Next – ‘good’. This refers to values. We should identify two broad sets of values: (1) those universally accepted such as ‘honesty’, ‘hard work’, ‘being environmentally responsible’, ‘respect for those from different backgrounds and/or with different views’, etc. and (2) those that a particular society feels are areas for improvement for the future. For example, for India this second group could include improving certain civic behavior (e.g., littering), social topics such as dowry, caste-based thinking, etc., and other various topics.

    The above points are my view in response to the above comment. I understand the thinking behind the above comment, and would agree that some sens of the reality of life (and associated differences in people) should also be taught – but I would not agree that this should be ‘the’ primary purpose of education.

    With regards to the original question, some initial thoughts from me are that education in the future should also include: (1) building competencies required for future success (2) creating lifelong learners (3) focusing more on depth than breadth – e.g., instead of memorizing lots of dates and facts for a history topic (which anyone can look up the internet), the focus should be on a smaller number of topics and going much deeper into the why/how/etc. for each topic (4) physical fitness (this is often overlooked, and should be a part of K-12 education with measurable annual achievements for each student) and (5) building global awareness since the children of today will be living in a world that is much more globally integrated.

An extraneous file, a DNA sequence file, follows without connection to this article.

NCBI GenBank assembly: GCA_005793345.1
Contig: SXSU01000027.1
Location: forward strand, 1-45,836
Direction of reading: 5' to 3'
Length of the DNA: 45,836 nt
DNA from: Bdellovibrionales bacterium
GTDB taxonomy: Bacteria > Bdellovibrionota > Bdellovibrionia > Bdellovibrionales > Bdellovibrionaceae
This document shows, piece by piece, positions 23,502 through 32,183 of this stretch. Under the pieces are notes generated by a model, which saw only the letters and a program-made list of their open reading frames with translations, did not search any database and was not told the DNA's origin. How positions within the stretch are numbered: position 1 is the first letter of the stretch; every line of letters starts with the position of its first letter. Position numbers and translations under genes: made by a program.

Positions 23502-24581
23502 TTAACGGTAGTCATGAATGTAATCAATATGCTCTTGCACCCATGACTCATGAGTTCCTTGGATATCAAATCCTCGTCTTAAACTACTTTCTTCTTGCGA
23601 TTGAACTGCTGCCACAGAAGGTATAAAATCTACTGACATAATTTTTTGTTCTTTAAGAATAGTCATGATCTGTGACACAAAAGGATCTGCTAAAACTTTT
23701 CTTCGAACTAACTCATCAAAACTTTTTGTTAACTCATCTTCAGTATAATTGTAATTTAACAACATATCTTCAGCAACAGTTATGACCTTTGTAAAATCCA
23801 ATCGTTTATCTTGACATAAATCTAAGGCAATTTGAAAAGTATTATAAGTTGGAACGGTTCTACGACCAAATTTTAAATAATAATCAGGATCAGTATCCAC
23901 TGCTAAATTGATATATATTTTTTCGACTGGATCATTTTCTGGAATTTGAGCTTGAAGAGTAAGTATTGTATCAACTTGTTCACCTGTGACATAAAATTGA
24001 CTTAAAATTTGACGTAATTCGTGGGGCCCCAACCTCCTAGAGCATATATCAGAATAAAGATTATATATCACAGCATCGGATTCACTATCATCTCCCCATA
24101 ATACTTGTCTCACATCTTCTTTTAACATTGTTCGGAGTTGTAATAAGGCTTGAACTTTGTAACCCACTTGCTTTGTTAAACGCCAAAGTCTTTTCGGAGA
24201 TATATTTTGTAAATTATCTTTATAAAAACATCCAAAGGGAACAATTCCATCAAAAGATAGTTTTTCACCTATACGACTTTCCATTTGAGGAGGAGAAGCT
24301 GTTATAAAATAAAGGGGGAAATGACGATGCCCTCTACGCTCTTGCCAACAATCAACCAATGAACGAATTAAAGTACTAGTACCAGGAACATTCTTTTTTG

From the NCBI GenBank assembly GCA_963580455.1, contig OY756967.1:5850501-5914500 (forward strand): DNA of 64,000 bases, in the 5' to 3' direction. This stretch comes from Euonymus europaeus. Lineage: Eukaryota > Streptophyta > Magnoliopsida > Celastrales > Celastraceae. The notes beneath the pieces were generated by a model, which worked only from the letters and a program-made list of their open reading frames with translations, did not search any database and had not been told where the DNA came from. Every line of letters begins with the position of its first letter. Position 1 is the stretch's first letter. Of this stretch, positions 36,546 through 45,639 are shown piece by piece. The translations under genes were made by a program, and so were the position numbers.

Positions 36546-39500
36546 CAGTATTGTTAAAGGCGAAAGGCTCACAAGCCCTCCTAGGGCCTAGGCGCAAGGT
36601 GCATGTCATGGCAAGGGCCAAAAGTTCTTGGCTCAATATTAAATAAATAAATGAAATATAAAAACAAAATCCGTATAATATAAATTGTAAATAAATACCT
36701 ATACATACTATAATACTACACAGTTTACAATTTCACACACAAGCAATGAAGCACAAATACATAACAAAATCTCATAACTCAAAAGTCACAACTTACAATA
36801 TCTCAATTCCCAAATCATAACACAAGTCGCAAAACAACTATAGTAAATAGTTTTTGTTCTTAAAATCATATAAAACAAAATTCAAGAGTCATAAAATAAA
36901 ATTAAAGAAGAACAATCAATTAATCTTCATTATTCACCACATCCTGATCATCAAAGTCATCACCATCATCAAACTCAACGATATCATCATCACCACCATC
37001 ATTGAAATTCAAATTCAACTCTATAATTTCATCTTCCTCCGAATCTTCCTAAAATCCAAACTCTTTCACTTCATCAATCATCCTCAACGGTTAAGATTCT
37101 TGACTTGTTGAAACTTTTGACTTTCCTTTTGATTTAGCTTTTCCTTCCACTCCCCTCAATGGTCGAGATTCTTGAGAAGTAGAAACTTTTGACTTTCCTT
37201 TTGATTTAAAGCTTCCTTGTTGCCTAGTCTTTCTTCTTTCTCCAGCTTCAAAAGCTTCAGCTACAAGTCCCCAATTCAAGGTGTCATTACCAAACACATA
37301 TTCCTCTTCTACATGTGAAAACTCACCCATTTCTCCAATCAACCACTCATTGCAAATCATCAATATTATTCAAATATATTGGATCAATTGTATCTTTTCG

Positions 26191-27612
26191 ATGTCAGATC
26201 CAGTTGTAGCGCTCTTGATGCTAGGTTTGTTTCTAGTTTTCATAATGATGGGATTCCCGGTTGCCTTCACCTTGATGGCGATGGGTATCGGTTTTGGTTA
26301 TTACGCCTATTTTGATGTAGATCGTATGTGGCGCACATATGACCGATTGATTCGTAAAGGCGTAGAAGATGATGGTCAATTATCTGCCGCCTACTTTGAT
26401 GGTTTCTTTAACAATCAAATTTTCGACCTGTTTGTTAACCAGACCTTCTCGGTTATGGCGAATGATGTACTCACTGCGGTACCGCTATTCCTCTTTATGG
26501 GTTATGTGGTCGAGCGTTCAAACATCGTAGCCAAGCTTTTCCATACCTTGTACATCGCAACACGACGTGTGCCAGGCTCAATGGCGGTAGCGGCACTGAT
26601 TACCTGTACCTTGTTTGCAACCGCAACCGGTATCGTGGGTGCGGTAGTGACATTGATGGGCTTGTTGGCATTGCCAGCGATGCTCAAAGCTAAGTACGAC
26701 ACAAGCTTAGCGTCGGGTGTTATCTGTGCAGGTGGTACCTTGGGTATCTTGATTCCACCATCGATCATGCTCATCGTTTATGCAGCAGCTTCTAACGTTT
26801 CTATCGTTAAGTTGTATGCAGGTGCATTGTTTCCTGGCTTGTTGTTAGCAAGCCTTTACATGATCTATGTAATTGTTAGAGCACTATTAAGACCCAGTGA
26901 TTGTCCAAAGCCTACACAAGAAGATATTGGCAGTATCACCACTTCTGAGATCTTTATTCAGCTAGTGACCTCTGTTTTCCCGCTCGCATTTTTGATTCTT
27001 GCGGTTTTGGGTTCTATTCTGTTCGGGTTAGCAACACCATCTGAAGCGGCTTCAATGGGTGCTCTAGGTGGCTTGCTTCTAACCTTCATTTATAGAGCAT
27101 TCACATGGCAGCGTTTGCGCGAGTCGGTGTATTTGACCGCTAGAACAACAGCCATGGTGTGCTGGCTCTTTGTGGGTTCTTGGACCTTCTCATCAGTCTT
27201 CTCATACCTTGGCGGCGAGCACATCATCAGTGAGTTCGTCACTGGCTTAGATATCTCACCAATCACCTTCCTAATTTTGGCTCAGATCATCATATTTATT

Best regards,
    Rohit

  3. The ‘three things to unlearn’ are very relevant and resonate with our thinking as art educatiors as we do constantly ponder over the issues of delivery, competition and assessment pertaining to art as such, in fact one wonders if there should be any assessment at all. The important thing is creativity, inspiration and like the author said, cooperation. As in today’s world the children will learn to compete, deliver and be assessed anyway, but what we need to foster are positive and productive practices that make the learning experience rewarding in more ways than just marks or grades. As an example one of the most memorable projects my students relate too and had fun doing was a ‘Madhubani’ wall painting they did in the assemby hall of Vidya Comfort, a school for the under privileged. They can’t forget the whole experience of team work and the joy and pride it imparted to the students of VC while teaching them about the folk art form. The painting was vibrant but the bonding over the whole exercise was etched in everyone’s memory forever.

  4. Children acquire life skills not just from school but from their family and other social interactions too. Children know what’s right or wrong, but often they don’t see the need to practice the high morals we talk about. We need to close this schizophrenic gap because this is what ails Indian society.

    Secondly, I feel the role of formal education is to help students develop ‘critical literacy’. They should be able to think things through on their own, analyze, resolve situations of conflicting ideas by finding their novel and innovative solutions and apply what they learn to their lives.

    Thirdly, we could give our students the tools necessary to help them become independent learners and have confidence in their ability to learn, so that learning doesn’t stop after school or at anytime in life.